Why Apple can't kill cable

Commentary: The hidden intent of the new TV plan

Floating even the faintest possibility of Apple and Disney collaborating on the digital front is enough to have anyone salivating. When these companies came together to bring video to iTunes in 2006, it was a bona fide gamechanger.

No wonder new reports of Apple and Disney, as well as CBS Corp., entertaining the possibility of a $30 subscription TV service is whipping up a new frenzy. And while The Wall Street Journal's reporting clearly states that discussions are preliminary, it's predictable that various blogs are already in vulture-swoop mode over the cable industry. As the hilariously breathless assessment from TechCrunch is entitled, "Apple May be on the Verge of Kneecapping The Cable Industry. Finally."

Blame it on the bloodlust the cable industry practically begs for with a business model that forces consumers to spend at least $60 on dozens of channels they'll never watch just to access the handful they actually want.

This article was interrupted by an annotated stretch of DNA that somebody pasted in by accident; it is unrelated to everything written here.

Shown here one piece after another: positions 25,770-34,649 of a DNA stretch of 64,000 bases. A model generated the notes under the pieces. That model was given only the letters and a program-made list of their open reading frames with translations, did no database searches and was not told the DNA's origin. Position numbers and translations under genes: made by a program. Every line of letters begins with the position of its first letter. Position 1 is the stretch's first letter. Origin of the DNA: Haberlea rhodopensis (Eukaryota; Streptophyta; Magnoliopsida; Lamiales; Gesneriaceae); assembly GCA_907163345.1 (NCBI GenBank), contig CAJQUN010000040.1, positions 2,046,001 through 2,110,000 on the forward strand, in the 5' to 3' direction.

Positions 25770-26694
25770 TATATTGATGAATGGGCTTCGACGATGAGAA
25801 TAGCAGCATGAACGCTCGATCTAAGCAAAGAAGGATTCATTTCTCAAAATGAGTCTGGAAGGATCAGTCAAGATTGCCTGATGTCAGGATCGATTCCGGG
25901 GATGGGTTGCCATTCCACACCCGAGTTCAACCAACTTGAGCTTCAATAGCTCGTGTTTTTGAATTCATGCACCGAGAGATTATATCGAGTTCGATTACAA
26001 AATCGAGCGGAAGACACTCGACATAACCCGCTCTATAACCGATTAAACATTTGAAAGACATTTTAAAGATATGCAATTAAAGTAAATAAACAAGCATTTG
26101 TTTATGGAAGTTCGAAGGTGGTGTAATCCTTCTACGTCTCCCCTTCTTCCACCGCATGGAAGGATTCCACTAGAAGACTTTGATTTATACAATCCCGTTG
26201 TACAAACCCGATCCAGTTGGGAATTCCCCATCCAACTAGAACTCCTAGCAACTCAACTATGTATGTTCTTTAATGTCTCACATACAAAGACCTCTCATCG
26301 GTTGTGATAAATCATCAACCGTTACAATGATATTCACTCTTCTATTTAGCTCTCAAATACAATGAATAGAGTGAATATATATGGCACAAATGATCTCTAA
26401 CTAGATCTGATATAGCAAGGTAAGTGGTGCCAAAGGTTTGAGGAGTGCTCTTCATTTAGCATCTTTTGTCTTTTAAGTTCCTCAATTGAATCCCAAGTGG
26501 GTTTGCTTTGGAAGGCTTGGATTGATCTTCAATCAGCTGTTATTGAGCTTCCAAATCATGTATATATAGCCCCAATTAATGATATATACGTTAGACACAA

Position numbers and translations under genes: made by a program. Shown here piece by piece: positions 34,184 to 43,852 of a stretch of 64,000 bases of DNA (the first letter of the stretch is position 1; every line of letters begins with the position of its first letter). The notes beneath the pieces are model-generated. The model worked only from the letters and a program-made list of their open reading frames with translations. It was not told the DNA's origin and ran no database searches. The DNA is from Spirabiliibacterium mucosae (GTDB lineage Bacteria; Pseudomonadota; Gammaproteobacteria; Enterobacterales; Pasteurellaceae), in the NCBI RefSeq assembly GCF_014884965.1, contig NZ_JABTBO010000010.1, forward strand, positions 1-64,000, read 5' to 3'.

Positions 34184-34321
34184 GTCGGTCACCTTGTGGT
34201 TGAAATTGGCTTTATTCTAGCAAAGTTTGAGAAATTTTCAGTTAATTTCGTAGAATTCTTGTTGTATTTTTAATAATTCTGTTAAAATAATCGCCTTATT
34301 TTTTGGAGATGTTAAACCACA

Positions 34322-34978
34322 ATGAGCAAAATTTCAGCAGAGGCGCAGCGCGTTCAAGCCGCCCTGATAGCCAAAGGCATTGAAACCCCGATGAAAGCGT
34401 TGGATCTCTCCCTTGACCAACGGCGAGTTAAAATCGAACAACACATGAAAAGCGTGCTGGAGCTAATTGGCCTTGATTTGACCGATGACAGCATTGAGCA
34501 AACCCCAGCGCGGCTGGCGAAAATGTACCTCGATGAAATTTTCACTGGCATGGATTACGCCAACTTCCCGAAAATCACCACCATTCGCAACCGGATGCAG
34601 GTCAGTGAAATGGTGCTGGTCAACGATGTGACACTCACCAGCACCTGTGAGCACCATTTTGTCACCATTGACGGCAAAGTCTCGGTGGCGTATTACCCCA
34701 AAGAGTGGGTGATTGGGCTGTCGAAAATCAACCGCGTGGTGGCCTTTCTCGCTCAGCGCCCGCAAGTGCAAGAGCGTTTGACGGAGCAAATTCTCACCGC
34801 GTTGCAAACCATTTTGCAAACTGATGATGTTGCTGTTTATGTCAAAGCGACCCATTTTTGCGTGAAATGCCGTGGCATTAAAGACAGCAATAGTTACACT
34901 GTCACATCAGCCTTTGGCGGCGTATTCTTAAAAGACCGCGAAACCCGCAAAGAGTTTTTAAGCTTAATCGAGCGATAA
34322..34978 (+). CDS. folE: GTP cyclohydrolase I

But don't let all the pre-emptive schadenfreude fool you; don't expect to break Big Cable with another one of those Apple breakthroughs. Here's why.

Basic industry economics. Cable operators throw billions of dollars in license fees at media companies precisely to avoid this kind of competitive encroachment. Sure, Apple is reportedly ready to pony up higher license fees than operators pay, but that doesn't mean anything given Apple's potential subscriber base would be a fraction of the operators' footprint for the foreseeable future.

Two companies isn't enough. Sure, Hulu was able to subsist for quite a while on NBC Universal and News Corp. programming alone, but that's a free service. Thirty dollars is a lot to ask for just CBS, which has few cable assets, and Disney, which tellingly isn't offering up ESPN to Apple. (It's not a coincidence considering ESPN is far and away the most expensive cable network that operators pay to have.) On top of that, there's no sign of NBC Uni, News Corp, Viacom, Discovery and Time Warner, etc. And don't expect to see another high-profile channel, HBO, considering how conservative it has been about giving anything but archived material to iTunes.